Burning stability hypothesis?

Ever since I make the mobo BIOS setting to “Plug and Play OS installed”=NO on my system with a 24102B, the stability of burning is much improved, even on straight burning of half dozen of discs. Before that I have some encounters of smart failure when ever the ‘speed-jump’ of the burning algorithm occurs, failure comes in at the same 16X to 20X leap on discs, and failures would gone if discs were set to burn at 16X, which obviously avoided the rotational speed jumps.

Is there some kind of correlation on such setting in mobo BIOS, AFAIK this setting is to tell the mobo allocate IRQ resources on its own and initialize the PCI devices itself, which in my experience contibutes to system stability as a whole, especially on older OSes. Cheers.

If I turn on ‘Plug & Play OS’ on my 400MHz Pentium II PC, Windows XP takes twice as long to boot up and the process ‘System’ in Windows Task Manager gobbles 99% CPU continuously. The Plug & Play OS option works well with ME, but kills any of the NT range of OS’s (NT, 2000, XP).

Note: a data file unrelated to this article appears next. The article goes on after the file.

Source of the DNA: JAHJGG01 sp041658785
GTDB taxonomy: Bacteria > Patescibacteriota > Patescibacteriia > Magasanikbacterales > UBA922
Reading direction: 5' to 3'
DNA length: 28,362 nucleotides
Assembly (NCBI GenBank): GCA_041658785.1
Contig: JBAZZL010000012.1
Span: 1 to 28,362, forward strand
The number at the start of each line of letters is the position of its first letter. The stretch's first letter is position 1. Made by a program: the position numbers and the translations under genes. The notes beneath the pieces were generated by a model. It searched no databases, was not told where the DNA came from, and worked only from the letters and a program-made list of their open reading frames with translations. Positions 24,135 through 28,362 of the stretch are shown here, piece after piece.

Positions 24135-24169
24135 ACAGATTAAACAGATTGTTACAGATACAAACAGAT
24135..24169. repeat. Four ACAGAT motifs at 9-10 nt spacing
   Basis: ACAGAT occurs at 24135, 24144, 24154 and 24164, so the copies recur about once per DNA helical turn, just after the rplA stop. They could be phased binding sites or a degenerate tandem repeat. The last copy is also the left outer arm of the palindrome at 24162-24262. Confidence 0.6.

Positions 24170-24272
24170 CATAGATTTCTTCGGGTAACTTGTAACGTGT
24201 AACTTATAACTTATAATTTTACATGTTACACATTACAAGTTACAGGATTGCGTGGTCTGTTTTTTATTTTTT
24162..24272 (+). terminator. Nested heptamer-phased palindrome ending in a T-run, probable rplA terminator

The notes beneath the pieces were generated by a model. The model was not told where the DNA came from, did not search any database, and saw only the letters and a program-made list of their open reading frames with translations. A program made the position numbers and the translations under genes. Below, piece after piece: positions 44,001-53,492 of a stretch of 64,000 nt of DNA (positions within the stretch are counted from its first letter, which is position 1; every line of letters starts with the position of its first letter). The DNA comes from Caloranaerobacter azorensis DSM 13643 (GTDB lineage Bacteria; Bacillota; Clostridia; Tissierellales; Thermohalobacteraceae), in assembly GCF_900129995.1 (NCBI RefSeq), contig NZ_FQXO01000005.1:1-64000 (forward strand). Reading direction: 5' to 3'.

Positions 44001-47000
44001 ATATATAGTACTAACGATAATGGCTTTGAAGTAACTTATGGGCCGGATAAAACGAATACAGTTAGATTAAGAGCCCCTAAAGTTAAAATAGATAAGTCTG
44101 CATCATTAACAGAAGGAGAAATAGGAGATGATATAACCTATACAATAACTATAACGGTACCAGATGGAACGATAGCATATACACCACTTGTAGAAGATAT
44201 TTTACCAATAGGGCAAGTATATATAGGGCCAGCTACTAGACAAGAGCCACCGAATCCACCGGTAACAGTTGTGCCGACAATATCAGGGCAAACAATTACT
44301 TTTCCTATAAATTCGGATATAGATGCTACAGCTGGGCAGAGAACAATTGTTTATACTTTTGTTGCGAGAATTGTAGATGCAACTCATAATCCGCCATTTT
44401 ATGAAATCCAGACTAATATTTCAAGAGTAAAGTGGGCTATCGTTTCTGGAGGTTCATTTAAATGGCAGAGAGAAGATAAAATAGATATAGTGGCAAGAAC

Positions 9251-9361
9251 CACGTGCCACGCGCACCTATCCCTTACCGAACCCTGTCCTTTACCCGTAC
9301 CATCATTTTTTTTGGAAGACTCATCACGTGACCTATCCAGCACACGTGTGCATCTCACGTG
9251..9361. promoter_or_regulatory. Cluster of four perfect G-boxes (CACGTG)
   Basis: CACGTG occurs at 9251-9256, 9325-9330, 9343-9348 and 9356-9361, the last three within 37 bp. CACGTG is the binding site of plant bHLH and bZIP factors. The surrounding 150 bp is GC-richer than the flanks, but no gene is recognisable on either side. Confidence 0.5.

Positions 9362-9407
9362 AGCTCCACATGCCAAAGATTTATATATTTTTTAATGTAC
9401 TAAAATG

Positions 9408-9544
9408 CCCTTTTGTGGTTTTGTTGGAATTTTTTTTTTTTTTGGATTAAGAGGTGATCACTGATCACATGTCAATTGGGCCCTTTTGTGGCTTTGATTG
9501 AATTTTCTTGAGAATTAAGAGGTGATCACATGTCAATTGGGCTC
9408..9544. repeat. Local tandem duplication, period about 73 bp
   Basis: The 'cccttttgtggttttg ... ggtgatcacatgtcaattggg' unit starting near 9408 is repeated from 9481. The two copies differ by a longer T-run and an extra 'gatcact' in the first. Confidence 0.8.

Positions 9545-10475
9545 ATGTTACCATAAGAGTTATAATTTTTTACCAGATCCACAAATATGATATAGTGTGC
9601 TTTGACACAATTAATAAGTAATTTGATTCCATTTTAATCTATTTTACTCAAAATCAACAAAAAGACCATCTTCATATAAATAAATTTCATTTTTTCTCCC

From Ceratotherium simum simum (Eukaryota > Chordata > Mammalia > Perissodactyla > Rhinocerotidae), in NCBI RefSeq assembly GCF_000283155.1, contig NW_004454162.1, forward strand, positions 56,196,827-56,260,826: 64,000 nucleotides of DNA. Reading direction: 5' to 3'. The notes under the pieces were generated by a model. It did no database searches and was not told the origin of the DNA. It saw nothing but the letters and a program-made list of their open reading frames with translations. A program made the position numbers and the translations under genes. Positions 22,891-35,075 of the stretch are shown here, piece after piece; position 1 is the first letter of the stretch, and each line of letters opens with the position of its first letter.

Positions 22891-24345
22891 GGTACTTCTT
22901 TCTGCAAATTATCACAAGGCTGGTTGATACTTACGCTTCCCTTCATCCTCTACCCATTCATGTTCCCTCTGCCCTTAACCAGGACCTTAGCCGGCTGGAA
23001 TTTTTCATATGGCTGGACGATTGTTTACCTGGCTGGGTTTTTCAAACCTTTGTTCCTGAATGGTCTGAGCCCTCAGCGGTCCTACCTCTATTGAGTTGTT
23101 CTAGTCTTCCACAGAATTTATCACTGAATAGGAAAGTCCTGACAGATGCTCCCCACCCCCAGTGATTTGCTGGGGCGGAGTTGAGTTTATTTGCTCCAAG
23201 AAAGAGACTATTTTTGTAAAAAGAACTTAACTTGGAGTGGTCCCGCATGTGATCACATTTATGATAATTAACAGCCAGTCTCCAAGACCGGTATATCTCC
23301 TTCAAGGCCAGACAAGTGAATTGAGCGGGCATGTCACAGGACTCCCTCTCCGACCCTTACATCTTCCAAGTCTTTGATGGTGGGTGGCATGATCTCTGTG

:wink:

It’s been widely accepted for a long time that you should never have plug and play OS set to yes on any motherboard, under any circumstance.

[b]

Is there some kind of correlation on such setting in mobo BIOS, AFAIK this setting is to tell the mobo allocate IRQ resources on its own and initialize the PCI devices itself, which in my experience contibutes to system stability as a whole, especially on older OSes. Cheers.[/b]

It used to be a solid rule of thumb that you should have the motherboard allocate resources to devices, especially in the Windows 9x environment. This isn’t really true any more with the advanced ACPI functionality in Windows 2000 and XP, provided you have plug and play OS disabled in your BIOS. Letting Windows 2000/XP handle IRQ assignments has proven to actually be better for overall system stability in most cases. Naturally, your own results may vary. :slight_smile:

Well, forgot to mention that my system is XPpro SP1 with IMAPI CD-burning COM Service disabled. Before the burning stability problem happens I have the “PNP OS installed” set to YES, and when it is back to No again the problem apparently gone. :slight_smile: